Among other expressions of interest in his career which belong to this transition period of life are the following: Browne wrote, July 26, ‘Do you go to Cambridge next year? You have put your hand to the plow, you have even broken ground, and now look back. There is no going back, and you have duty and all hope to draw you forward.’ And, a few weeks later, he wrote: ‘Did you ever read Dean Swift's life? If you have not,—but you have: you have read every thing. Have you brought your Law-School resolution to a focus, and made preparation for next year in any way?’ Stearns wrote, Aug. 3, ‘What are your plans for the coming year? I hope you mean to grapple with the law. That is the profession you are made for, and the sooner you prepare for it the better.’

After a considerable period of perplexity and indecision, Sumner [80] chose the law. He made the choice without enthusiasm; but, when once made, he formed a plan of severe and comprehensive study, which he pursued with patience and enthusiasm. The question of a profession being determined, he was vexed with no hesitation as to the place where he should prepare himself for its duties, but was drawn irresistibly to Cambridge, where he had passed four happy years.

This year at home, intervening between College and Law School, Sumner himself did not, at its close, regard as profitably spent. It began with the study of mathematics, which does not seem to have been kept up more than five months. He read much, but in a desultory way. What he wrote was wanting in careful reflection and finish of style. His mind, as he saw the year in retrospect, had been prematurely agitated with political strifes which were not likely to be of permanent interest. Manhood had now come with its work and duties, and he entered upon it in a serious and resolute spirit.

Letters to classmates.

To Charlemagne Tower, Waterville, N. Y.

Boston, Sept. 27, 1830.
Scene.—Fourth-story, House 53 Hancock Street, half-past 10 in the evening.

my friend,—

Truditur dies die,
Novaeque pergunt interire Lunae.

Horace, Ode II. XVIII. 15, 16.

Yes, a month has now passed since we bade adieu to college pleasures and labors; and, if I mistake not, just a month since I last saw you in Holworthy, 4. You and I, I believe, had some sympathies with one another on departure; we both of us looked upon Cambridge with rather warmer feelings than most, and dreaded to sunder ourselves from so many kindly associations. One month ‘hath not a whit altered me;’ my mind is still full of those feelings of affection which bound me to the place and the friends I there enjoyed. I find it hard to untie the spell that knits me so strongly to college life. I never had a more melancholy time in my life than for the four hours after I last saw you. I went to my room, and found it usurped by a ‘new race,’ and my furniture on the road to Boston. Like Noah's dove, then, with nowhere to rest the sole of my foot, I went from room to room, and saw [81] everywhere the signs of approaching departure. Juniors were parading round, the almost ‘undisputed lords and masters’ of what we Seniors a day before alone enjoyed. Excuse this sentimentality.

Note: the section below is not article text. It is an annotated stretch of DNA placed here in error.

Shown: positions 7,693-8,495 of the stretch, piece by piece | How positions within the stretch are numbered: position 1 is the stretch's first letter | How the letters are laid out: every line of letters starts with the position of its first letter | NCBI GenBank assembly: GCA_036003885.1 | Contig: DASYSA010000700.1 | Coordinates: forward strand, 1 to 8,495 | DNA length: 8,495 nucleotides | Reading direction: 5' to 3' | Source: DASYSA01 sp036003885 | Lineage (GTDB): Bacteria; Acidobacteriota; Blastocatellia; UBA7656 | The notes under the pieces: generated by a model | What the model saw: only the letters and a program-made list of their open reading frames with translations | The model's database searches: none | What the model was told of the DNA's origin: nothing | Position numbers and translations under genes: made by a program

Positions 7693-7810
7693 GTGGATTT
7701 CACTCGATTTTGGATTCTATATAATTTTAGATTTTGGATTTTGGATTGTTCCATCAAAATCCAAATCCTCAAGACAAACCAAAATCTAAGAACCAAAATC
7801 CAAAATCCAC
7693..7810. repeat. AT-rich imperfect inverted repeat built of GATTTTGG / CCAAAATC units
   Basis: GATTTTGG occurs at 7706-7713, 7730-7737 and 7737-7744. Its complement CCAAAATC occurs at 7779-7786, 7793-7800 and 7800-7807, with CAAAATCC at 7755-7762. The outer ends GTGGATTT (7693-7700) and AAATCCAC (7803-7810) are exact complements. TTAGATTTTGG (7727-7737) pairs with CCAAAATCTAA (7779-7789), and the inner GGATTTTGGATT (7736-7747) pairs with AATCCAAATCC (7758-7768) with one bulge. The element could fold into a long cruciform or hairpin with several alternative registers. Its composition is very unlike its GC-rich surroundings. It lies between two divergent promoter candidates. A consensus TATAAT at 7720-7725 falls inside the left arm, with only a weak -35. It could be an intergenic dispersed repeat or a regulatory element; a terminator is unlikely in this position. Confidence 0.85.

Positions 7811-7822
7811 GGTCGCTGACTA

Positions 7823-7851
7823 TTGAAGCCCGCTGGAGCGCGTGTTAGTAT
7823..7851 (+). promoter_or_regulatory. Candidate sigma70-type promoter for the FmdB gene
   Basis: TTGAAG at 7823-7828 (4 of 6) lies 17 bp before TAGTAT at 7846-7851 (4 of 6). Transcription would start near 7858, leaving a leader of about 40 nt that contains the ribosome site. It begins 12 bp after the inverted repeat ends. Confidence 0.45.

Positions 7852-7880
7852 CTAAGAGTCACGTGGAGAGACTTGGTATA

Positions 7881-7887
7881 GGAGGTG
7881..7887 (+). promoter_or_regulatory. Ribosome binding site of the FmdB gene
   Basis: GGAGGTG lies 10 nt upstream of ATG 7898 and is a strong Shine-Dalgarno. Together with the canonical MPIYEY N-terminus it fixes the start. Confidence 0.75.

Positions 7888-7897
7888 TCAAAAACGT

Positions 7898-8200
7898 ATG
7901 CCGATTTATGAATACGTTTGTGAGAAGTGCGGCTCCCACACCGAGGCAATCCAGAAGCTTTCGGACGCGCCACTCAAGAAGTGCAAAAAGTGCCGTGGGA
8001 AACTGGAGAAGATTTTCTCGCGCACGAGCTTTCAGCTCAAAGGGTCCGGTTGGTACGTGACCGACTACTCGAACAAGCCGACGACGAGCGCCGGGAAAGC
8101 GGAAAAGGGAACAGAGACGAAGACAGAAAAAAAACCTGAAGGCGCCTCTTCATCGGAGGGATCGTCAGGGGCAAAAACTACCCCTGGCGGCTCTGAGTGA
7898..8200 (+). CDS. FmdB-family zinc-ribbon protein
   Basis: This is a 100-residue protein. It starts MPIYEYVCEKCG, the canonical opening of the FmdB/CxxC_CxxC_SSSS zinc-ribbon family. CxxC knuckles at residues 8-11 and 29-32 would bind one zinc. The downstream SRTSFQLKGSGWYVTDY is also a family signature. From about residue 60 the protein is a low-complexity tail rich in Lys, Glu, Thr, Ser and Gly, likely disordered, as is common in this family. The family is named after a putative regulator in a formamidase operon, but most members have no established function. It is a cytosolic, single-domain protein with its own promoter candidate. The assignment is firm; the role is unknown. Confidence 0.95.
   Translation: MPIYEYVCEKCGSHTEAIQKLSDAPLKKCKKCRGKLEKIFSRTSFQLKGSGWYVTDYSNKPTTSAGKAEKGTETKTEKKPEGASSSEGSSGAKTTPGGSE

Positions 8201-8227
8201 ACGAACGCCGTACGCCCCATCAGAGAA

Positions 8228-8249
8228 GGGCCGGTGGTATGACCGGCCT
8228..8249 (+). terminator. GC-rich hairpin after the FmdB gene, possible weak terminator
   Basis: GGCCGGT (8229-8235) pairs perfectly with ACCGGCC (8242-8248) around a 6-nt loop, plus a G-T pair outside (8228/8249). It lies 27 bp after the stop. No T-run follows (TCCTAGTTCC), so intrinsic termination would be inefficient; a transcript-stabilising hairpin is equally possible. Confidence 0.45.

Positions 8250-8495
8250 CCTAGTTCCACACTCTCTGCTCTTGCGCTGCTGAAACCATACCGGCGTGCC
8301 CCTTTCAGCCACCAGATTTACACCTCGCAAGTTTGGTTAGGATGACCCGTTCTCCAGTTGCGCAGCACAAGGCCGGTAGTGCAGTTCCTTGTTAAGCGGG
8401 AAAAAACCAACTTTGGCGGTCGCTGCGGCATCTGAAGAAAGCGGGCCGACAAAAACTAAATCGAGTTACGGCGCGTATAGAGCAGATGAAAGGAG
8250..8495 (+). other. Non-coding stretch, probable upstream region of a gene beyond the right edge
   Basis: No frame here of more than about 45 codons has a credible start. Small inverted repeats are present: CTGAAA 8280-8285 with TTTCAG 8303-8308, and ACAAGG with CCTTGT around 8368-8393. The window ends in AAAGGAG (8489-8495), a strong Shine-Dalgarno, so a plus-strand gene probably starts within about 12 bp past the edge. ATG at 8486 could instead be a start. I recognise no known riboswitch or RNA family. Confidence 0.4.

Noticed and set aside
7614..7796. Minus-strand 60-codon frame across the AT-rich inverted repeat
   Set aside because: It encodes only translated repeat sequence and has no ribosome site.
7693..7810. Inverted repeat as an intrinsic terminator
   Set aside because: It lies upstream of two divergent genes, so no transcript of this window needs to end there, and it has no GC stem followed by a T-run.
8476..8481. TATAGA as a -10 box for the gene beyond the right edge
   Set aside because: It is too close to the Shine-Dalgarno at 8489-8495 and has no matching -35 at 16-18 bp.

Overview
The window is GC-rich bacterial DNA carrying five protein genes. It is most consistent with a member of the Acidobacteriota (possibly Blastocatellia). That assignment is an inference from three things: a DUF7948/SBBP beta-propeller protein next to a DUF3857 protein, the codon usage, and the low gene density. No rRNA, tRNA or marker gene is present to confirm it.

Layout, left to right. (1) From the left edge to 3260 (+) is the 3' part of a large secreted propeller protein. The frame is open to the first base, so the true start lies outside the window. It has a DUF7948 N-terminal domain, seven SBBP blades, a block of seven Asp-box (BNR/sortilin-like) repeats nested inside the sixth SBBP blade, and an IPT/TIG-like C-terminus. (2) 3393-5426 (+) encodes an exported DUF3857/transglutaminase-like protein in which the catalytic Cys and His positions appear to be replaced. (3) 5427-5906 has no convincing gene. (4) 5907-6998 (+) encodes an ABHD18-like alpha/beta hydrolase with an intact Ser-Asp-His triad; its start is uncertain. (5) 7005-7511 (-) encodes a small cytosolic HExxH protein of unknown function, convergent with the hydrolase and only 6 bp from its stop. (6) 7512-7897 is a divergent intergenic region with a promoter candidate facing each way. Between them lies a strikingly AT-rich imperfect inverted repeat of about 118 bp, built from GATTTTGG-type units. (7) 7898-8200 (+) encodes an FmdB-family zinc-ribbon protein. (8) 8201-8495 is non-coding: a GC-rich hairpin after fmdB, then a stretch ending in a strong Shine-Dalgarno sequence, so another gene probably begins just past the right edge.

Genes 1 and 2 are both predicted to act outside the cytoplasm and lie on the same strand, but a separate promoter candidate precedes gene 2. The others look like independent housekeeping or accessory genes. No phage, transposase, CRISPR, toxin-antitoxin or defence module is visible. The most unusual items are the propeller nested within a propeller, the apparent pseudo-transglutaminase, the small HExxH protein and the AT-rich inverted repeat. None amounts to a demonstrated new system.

Two days after you had read your dissertation, the fame whereof was in the land when I arrived, I underwent the most unwelcome drudgery of reading mine,—namely, of going through the form,—in order to satisfy the requisitions of the will. Be assured it was only a form. I did not read in all more than a third, and that I cantered through as fast as my tongue (naturally a ‘fast goer’) could carry me. I did not read along in course, but took shreds and patches from one page and another through the whole forty-five. How absurd to make us thus murder our own children! The whole dissertation ought to be read, for it cannot be properly judged except as a whole. The pedant of olden times, who offered a brick as a specimen of a house he had for sale, acted about as wisely as the Faculty in this particular, thus forcing us to slice off a few bits and offer them as the successful Bowdoin dissertations. . . . Just a week ago yesterday, I commenced Walker's Geometry, and have now got nearly half through. All those problems, theorems, &c., which were such stumbling-blocks to my Freshman-year career, unfold themselves as easily as possible now. You would sooner have thought, I suppose, that fire and water would have embraced than mathematics and myself; but, strange to tell, we are close friends now. I really get geometry with some pleasure. I usually devote four hours in the forenoon to it. I have determined not to study any profession this year, and I have marked out to myself a course of study which will fully occupy my time,—namely, a course of mathematics, Juvenal, Tacitus, a course of modern history, Hallam's ‘Middle Ages’ and ‘Constitutional History,’ Roscoe's ‘Leo’ and ‘Lorenzo,’ and Robertson's ‘Charles V.;’ with indefinite quantities of Shakspeare, Burton, British poets, &c., and writing an infinite number of long letters. I have doomed myself to hard labor, and I shall try to look upon labor as some great lawyer did, as pleasure,—‘Labor ipse voluptas.’ And the gratification from labor is, indeed, the surest and most steadfast pleasure. . . . President Quincy has been completely successful; has done himself, the city, the State, honor.11 Webster, I understood, said it was the best discourse he ever heard from a pulpit in his life. It was two hours long; the whole of this time he held the attention of a most numerous audience, among whom was myself, squeezed and pushed round amidst the crowd of groundlings in one of the aisles, standing up during all the two performances, about three hours. The first part of Quincy's oration, I thought, was not well digested; but he grew better and better the more he got heated with his subject, and held the attention of the audience better the last hour than he did the first. His vindication of the bigotry and intolerance of our ancestors was the best I ever heard, and was too good for them. His delivery, also, was fine,—full, loud, energetic, frequently eloquent. Sprague's poem was beautiful; its most prominent parts were on the Indians. There was an immense procession to the [82] meeting-house, in which our friend Hopkinson walked amongst the corporation, professors, and tutors of Harvard University. . . .